The Hunter Becomes Prey in the Sahel
In the early months of 2004, a lone convoy of Toyota pickup trucks and SUVs raced eastward across the southern extremities of the Sahara. Raffi Khatchadourian
wrote a long piece for the Village Voice this week.
“The convoy, led by a wanted Islamic militant named Ammari Saifi, had just slipped from Mali into northern Niger, where the desert rolls out into an immense, flat pan of gravelly sand. Saifi, who has been called the “bin Laden of the Sahara,” was traveling with about 50 jihadists, some from Algeria, the rest from nearby African countries such as Mauritania and Nigeria. The Chadian soldiers were ill equipped, with little food, ammunition, or medical supplies. In contrast, Saifi and his men were well armed, with rocket-propelled grenades, automatic rifles, ammunition, night-vision goggles, and advanced communications gear. Ramstein had the C-130s airborne in one hour, and 10 hours later, the planes approached an austere military outpost in northern Chad, the Faya-Largeau Airport.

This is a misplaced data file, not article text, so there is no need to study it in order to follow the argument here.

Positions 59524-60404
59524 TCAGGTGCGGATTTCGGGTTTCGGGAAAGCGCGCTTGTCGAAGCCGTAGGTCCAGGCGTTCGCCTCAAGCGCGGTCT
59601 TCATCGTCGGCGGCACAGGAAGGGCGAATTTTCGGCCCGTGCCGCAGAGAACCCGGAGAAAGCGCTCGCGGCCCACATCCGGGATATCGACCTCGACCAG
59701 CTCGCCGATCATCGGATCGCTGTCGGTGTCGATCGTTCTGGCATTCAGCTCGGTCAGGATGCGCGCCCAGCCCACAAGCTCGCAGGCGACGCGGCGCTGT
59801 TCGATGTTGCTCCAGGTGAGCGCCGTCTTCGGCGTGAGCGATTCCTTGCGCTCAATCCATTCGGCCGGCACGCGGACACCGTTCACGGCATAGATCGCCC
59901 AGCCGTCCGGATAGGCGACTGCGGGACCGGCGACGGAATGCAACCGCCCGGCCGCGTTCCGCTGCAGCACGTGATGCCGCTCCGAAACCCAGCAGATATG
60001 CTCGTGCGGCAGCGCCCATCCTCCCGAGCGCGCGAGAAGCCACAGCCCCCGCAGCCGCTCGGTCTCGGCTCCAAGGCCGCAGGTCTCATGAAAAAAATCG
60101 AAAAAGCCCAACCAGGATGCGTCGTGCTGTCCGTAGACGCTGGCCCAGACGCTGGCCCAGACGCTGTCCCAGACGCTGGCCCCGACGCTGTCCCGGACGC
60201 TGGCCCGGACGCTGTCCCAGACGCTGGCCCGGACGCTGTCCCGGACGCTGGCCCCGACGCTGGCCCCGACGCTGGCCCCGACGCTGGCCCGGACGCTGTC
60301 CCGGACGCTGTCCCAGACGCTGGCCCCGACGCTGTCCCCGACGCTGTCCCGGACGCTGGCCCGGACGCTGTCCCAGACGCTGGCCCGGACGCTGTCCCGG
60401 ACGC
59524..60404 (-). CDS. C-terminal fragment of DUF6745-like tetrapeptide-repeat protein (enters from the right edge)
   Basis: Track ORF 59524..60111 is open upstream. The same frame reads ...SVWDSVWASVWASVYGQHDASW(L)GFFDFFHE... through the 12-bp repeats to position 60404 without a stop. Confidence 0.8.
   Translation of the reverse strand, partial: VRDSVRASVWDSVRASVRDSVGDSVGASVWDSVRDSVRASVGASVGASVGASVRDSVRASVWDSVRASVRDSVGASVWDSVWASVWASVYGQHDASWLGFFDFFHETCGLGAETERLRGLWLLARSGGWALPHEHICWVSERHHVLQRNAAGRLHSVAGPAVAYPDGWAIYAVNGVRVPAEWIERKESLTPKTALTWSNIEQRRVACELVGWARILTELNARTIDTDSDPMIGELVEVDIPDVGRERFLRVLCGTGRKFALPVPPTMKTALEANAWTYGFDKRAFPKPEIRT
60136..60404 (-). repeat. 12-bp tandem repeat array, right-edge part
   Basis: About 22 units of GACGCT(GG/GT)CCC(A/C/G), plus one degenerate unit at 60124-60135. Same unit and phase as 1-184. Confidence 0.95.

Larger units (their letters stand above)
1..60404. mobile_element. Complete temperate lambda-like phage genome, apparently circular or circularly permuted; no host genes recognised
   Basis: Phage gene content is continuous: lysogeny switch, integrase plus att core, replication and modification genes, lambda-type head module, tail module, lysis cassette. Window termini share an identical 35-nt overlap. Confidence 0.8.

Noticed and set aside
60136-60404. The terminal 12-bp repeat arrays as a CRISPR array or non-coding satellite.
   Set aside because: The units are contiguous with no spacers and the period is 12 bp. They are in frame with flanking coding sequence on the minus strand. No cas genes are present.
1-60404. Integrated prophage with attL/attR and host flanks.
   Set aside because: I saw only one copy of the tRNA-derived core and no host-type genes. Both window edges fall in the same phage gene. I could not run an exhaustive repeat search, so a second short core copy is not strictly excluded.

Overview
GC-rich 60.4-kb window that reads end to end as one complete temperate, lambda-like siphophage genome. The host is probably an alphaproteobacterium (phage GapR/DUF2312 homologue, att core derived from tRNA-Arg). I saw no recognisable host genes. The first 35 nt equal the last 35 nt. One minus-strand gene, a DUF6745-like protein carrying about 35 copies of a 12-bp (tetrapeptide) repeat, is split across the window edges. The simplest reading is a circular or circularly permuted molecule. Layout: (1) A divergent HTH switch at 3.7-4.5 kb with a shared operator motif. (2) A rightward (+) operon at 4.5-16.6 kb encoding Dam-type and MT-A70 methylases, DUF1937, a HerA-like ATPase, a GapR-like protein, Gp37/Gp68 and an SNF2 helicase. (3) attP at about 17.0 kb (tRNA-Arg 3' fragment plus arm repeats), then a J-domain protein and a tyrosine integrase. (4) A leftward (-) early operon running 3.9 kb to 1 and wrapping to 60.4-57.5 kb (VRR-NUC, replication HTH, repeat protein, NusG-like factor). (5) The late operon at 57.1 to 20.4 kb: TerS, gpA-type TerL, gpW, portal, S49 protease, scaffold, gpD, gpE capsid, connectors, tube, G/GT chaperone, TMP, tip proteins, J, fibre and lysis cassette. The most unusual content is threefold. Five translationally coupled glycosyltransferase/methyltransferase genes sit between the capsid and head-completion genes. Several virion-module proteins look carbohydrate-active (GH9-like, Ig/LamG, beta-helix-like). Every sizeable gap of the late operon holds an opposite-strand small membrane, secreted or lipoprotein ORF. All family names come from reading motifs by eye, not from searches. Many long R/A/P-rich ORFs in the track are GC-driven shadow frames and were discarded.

By the battle’s end, the soldiers had killed or captured 43 militants. But Saifi and some of his men, once again, slipped away. Hungry, destitute, and uncertain of their precise location, the militants wandered off on foot, only to confront further hardships. In Tibesti’s desert mountains—some as high as 10,000 feet—there are virtually no natural sources of food or water. The region is controlled by a secular rebel group known as the Movement for Democracy and Justice in Chad, or MDJT, which has been fighting the Chadian government since 1998.
It wasn’t long before the rebels found Saifi, put him in chains, and announced that the Sahara’s most notorious hostage taker had, himself, been taken hostage.”